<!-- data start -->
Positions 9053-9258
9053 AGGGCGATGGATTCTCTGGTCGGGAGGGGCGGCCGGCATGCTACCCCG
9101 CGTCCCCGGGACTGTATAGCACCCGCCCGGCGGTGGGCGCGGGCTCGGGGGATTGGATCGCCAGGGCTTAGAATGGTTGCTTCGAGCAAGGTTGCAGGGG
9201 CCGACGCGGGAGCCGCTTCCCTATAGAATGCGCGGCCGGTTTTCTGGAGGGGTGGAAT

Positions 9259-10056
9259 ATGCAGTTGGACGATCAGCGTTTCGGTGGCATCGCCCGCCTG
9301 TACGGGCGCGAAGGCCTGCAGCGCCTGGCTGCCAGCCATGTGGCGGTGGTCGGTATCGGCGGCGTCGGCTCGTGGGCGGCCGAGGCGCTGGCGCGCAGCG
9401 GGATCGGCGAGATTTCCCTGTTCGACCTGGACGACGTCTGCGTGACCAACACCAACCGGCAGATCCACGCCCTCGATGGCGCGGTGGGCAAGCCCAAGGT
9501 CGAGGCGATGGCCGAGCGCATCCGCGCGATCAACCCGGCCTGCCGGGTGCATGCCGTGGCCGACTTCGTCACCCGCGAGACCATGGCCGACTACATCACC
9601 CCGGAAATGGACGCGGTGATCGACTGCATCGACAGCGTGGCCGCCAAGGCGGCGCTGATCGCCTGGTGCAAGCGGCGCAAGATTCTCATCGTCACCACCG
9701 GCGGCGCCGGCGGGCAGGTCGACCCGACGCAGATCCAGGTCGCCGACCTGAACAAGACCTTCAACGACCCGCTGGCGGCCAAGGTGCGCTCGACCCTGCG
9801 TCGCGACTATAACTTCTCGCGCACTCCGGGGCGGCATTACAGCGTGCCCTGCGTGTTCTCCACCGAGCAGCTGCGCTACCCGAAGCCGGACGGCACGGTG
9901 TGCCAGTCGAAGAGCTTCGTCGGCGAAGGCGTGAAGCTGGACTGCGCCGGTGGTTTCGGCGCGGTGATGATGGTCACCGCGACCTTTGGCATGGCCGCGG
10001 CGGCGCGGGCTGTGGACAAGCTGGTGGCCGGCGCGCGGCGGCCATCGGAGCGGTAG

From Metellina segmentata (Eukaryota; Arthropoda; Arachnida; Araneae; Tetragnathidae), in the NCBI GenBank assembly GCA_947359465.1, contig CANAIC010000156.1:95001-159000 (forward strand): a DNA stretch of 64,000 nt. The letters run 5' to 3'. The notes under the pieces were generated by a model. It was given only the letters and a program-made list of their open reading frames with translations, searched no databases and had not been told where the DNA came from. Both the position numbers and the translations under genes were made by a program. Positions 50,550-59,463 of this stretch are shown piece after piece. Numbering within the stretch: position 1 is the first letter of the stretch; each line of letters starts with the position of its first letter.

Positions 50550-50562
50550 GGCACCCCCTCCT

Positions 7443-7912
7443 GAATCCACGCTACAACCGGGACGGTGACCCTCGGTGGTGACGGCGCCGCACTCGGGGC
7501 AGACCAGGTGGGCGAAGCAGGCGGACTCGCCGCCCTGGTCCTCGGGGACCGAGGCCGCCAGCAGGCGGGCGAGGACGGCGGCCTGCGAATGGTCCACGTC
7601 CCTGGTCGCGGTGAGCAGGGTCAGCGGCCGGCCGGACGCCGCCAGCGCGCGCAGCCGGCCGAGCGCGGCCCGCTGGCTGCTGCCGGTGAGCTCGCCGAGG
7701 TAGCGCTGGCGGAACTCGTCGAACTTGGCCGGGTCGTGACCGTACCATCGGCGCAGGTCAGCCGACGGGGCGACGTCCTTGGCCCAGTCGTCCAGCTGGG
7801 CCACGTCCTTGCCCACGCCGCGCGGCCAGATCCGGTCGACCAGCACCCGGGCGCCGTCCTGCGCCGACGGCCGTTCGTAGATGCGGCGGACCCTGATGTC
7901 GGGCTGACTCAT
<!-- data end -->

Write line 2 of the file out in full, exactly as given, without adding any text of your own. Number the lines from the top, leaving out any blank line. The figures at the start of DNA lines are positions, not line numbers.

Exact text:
9053 AGGGCGATGGATTCTCTGGTCGGGAGGGGCGGCCGGCATGCTACCCCG